The senate was said to have conceded to suspend further actions on the act.

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Curiously, however, the House of Representatives appears set to reconsider the controversial proposal thereby resuscitating the old debate over the propriety or otherwise of the move. 


An educationist, Mr. Ahmed Oyediran expressed surprise at the sudden volte-face of the National Assembly over the matter. Oyediran contended that extending the validity period of UTME results would be counterproductive and engender more problem than it intends to solve.


“According to him, “the current arrangement of one year validity period of JAMB results makes it less problematic for universities to offer admission to candidates with high scores ahead of  those with lower scores. 


“The new proposal will erode the practice of rewarding excellence because if, for instance, a student scores 235, but is unlucky to secure admission in the current year, such a student will have to be considered first for admission the following year even when there are fresh candidates who score far higher. How then do we intend to encourage students to aim at breaking previous records when they know that candidates with lower grades in the preceding year will be offered admission first?” Oyediran queried.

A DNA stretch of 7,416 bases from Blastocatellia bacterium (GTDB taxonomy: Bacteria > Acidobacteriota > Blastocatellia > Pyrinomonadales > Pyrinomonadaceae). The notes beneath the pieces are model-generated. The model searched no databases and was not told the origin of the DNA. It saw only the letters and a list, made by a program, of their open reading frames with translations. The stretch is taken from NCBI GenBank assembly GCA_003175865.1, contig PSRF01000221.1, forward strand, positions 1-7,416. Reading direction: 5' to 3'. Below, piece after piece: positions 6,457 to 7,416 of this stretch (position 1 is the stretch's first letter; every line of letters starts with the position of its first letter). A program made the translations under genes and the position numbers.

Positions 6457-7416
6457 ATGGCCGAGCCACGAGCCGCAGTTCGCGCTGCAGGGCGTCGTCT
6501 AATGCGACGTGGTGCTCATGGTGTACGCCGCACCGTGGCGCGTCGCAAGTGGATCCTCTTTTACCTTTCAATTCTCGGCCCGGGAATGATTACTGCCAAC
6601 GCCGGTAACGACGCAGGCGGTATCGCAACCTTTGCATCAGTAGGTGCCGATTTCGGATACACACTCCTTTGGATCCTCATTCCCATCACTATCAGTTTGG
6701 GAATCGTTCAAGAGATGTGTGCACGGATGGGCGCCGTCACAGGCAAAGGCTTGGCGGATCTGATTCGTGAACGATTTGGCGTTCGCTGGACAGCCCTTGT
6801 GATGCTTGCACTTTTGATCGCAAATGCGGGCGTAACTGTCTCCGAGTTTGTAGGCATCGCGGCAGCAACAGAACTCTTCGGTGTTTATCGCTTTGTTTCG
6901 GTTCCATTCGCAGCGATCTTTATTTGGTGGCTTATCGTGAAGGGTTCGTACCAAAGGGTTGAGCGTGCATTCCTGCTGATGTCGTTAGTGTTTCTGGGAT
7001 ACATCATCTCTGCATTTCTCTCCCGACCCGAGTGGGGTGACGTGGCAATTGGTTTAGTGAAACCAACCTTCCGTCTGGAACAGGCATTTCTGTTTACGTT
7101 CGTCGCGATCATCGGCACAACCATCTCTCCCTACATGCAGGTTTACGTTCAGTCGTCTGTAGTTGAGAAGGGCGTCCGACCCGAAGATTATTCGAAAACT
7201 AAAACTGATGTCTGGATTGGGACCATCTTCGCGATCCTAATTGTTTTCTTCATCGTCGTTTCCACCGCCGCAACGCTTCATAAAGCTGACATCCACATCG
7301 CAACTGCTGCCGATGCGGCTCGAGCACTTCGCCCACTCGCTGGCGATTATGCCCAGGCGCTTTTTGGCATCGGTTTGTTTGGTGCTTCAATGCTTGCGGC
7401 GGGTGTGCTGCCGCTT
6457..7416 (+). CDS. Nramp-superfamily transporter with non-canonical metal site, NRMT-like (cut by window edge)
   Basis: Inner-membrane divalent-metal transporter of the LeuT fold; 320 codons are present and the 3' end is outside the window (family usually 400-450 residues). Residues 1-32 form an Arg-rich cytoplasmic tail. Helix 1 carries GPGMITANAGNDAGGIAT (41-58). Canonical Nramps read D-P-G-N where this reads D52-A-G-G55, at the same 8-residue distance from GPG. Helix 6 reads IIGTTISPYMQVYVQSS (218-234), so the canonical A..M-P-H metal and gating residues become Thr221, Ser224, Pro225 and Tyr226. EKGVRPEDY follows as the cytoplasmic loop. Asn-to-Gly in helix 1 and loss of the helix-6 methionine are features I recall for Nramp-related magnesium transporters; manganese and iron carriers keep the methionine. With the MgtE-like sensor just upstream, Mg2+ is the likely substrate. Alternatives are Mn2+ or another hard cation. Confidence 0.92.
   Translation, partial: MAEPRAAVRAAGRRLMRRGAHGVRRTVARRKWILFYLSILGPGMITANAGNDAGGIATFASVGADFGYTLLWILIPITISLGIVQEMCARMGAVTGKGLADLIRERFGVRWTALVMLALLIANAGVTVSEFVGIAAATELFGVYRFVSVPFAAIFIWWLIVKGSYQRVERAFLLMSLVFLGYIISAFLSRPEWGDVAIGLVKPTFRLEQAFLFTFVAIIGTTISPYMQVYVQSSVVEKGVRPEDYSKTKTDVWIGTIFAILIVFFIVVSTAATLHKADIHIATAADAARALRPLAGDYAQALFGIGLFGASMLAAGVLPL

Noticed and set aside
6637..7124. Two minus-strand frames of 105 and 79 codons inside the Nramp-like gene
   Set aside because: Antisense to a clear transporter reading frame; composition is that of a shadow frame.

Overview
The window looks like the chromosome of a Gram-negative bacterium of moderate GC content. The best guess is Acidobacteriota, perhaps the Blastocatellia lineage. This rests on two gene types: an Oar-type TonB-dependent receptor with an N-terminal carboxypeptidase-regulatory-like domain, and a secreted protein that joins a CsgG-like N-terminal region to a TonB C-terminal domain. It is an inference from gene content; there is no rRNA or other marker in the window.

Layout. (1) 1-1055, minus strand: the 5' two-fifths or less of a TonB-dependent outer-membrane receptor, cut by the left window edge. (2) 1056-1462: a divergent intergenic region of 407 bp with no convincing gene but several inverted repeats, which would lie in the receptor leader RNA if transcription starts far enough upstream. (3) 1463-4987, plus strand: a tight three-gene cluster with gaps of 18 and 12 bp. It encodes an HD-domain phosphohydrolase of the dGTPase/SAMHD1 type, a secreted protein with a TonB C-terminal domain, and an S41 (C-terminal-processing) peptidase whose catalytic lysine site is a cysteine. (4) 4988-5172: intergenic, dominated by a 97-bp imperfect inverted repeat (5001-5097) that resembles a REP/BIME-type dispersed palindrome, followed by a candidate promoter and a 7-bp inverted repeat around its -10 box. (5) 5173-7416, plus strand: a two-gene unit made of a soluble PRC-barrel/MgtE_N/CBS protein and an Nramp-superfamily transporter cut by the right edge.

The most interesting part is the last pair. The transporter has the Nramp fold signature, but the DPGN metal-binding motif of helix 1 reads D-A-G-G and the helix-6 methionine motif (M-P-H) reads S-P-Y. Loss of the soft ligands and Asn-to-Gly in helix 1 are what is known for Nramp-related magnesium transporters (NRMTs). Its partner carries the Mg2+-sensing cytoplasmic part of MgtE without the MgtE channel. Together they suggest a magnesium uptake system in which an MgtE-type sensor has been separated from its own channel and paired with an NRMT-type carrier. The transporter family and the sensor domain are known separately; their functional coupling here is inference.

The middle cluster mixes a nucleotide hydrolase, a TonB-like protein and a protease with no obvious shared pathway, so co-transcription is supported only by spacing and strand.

There are those who opined that the declining reading culture among students in the country will be further worsened if the proposal becomes a reality. 


A school teacher, Mrs Judith Anele believes that any attempt to extend the validity of the JAMB results for admission into tertiary institution will further affect the culture of reading among the students. 


She argued that the desire to pass examination ranks top among reasons students read nowadays,  adding that allowing students the opportunity to use a UTME result in seeking admission for three years, will make them relax. 


“As long as they (students) know that their results can be used to apply for admission for three years, they will just relax and forget about their studies probably until it dawns on them that they may have to re-sit for another examination or until they get admitted,” she said.  


Others who opposed the proposal to increase the duration of the validity of JAMB results to three years argued that the idea is antithetical with the ideas behind the setting up of the examination body.